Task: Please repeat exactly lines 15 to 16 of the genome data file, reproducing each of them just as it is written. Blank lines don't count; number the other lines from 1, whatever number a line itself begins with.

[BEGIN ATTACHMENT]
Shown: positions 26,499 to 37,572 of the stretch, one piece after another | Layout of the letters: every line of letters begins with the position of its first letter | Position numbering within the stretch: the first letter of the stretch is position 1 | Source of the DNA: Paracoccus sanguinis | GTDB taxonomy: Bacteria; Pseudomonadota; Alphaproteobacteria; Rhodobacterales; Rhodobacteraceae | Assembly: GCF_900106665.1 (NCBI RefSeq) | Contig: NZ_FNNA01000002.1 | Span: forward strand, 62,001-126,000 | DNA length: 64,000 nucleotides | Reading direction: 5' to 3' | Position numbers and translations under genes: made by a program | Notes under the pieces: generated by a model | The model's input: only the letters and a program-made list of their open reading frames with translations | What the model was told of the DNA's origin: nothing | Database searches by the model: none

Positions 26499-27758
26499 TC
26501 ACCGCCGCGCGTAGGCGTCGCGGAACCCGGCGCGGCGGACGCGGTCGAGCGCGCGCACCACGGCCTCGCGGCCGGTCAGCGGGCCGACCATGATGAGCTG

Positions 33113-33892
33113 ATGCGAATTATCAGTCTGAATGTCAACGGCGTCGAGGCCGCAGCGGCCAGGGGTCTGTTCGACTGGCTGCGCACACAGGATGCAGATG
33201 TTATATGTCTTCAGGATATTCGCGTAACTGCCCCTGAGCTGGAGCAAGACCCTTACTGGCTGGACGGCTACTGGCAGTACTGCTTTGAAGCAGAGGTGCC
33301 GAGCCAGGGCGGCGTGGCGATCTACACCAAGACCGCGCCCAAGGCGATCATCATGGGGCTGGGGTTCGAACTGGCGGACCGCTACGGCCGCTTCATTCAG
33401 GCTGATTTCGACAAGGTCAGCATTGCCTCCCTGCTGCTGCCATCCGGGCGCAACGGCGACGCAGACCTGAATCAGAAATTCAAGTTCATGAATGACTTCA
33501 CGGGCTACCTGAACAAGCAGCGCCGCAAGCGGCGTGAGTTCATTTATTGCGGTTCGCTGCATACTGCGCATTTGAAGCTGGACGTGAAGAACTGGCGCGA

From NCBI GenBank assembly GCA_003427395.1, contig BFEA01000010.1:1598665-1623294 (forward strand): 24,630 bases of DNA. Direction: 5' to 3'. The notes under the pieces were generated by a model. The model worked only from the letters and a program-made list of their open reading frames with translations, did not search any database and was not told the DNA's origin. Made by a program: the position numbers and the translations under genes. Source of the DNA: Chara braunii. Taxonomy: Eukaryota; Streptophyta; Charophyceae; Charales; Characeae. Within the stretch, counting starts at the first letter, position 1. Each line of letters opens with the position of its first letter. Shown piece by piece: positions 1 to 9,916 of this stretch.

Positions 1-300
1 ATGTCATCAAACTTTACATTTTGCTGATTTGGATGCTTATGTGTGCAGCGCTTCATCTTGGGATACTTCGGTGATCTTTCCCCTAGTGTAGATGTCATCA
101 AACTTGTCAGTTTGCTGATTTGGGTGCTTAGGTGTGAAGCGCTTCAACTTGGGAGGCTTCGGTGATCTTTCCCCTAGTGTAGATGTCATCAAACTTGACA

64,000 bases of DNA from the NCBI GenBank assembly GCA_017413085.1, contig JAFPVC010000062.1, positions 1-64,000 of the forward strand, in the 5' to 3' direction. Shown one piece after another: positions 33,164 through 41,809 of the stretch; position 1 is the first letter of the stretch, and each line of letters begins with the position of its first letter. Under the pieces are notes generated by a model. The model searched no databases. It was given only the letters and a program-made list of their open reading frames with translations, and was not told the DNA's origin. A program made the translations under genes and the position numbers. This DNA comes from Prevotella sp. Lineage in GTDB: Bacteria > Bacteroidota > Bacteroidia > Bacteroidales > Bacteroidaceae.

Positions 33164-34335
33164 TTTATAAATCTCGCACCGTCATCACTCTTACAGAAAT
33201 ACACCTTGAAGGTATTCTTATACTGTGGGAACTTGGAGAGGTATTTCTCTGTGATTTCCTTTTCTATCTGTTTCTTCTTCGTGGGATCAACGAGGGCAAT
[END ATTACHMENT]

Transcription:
64,000 bases of DNA from the NCBI GenBank assembly GCA_017413085.1, contig JAFPVC010000062.1, positions 1-64,000 of the forward strand, in the 5' to 3' direction. Shown one piece after another: positions 33,164 through 41,809 of the stretch; position 1 is the first letter of the stretch, and each line of letters begins with the position of its first letter. Under the pieces are notes generated by a model. The model searched no databases. It was given only the letters and a program-made list of their open reading frames with translations, and was not told the DNA's origin. A program made the translations under genes and the position numbers. This DNA comes from Prevotella sp. Lineage in GTDB: Bacteria > Bacteroidota > Bacteroidia > Bacteroidales > Bacteroidaceae.

Positions 33164-34335